The death toll would be catastrophic; one disease could see as many as 100 million dead.
It sounds like a horrifying dream. It sounds like something that can’t possibly be true. But it is. The information comes from Tedros Adhanom, Director General of the World Health Organization.
He spoke today at the World Government Summit in Dubai, and according to his assessment, things are not looking good.
“This is not some future nightmare scenario,” said Tedros (as he prefers to be called by Ethiopian tradition).
“This is what happened exactly 100 years ago during the Spanish flu epidemic.” A hush fell across the audience as he noted that we could see such devastation again, perhaps as soon as today.
Tedros was equal parts emphatic and grave as he spoke: “A devastating epidemic could start in any country at any time and kill millions of people because we are still not prepared. The world remains vulnerable.”
What is the cause of this great vulnerability? Is it our inability to stave off Ebola? Rising incidents of rabies in animal populations? An increased number of HIV and AIDS cases?
No. According to Tedros, the threat of a global pandemic comes from our apathy, from our staunch refusal to act to save ourselves – a refusal that finds its heart in our indifference and our greed.
“The absence of universal health coverage is the greatest threat to global health,” Tedros proclaimed.
As the audience shifted in their seats uncomfortably, he noted that, despite the fact that universal health coverage is “within reach” for almost every nation in the world, 3.5 billion people still lack access to essential health services.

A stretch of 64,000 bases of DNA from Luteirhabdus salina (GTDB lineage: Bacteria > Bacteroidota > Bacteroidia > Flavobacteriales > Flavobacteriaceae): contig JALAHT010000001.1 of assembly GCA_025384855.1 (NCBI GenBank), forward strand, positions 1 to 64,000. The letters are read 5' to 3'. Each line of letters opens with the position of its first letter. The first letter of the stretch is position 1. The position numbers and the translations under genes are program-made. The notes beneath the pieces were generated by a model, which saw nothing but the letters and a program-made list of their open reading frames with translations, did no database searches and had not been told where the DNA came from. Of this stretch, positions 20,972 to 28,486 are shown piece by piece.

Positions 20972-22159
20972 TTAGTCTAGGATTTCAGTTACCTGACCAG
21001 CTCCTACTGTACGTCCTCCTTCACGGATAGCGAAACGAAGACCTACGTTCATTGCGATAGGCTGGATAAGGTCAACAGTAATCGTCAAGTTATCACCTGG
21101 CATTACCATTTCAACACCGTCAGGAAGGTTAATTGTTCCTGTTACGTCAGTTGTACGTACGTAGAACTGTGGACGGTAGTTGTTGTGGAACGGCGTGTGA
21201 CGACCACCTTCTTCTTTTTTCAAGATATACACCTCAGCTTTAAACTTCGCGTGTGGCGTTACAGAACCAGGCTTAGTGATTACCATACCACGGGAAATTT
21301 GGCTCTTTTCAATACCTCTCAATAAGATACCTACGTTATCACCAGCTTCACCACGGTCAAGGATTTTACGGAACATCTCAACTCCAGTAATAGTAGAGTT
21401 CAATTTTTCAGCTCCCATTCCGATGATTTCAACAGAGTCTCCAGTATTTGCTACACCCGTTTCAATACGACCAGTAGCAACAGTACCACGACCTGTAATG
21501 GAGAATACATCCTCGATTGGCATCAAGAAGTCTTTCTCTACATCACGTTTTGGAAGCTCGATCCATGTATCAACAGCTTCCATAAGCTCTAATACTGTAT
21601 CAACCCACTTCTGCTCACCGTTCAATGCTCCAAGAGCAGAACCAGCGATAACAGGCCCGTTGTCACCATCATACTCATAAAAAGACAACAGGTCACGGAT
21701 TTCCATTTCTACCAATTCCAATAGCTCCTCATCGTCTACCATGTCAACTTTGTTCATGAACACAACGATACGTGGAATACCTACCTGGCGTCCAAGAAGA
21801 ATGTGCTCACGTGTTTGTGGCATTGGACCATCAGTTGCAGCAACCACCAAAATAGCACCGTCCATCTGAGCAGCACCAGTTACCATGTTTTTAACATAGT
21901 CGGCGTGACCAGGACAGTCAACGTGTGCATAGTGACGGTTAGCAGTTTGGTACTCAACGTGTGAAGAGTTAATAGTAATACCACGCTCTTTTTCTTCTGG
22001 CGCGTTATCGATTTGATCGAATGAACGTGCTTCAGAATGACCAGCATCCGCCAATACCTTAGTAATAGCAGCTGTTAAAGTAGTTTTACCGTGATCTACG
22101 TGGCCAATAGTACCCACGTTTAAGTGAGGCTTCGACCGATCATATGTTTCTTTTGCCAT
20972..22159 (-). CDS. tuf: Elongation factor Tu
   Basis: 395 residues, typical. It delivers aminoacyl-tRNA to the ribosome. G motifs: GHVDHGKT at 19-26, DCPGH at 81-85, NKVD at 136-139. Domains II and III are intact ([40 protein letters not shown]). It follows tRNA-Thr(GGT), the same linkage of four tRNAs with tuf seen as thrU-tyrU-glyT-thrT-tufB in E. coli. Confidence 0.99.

Almost 100 million are pushed into extreme poverty because of the cost of paying for care out of their own pockets.
The result? People don’t go to the doctor. They don’t seek treatment. They get sicker. They die. And thus, as Tedros explained, “the earliest signals of an outbreak are missed.”
Surveillance is one of the most vital forms of protection the world’s public health agencies can offer, but these agencies rely on the money of the governments they serve.
And in the United States, which is presently enduring a flu season of record-breaking severity, the Centers for Disease Control and Prevention (CDC) recently announced they would be cutting their epidemic prevention programs back by 80 percent.
Programs for preventing infectious diseases, such as Ebola, are being scaled back in 39 of the 49 countries they’ve been employed in, according to The Washington Post.
The reason? Quite simply, governments are pulling money from these programs, and it’s not clear whether any more will ever be allocated – at least, not in the US during the current administration.
It might seem a bit obtuse. But, as Tedros pointed out, too often we “see health as a cost to be contained and not an investment to be nurtured.”
Aside from the obvious – avoiding a global pandemic that ravages humanity – healthy societies are advantageous for reasons that are more economic than epidemiological.
“The benefits of universal health coverage go far beyond health,” Tedros said. “Strong health systems are essential to strong economies.”
We know that the quality of pre- and post-natal care a person receives when a child is born has a direct impact on how soon they’re able to return to work (if they choose to).
If we want our children to grow up healthy enough to become functioning, contributing members of society, then the quality of care they receive from birth throughout childhood can’t be underestimated.
“We do not know where and when the next global pandemic will occur,” Tedros admitted, “but we know it will take a terrible toll both on human life and on the economy.”
While Tedros acknowledged there’s no guarantee we’ll one day create a completely pandemic-free world, what is within our reach – if we have the investment and support – is a world where humans, not pathogens, remain in control.
We can do better. And if most of us are to survive in the long term, we must.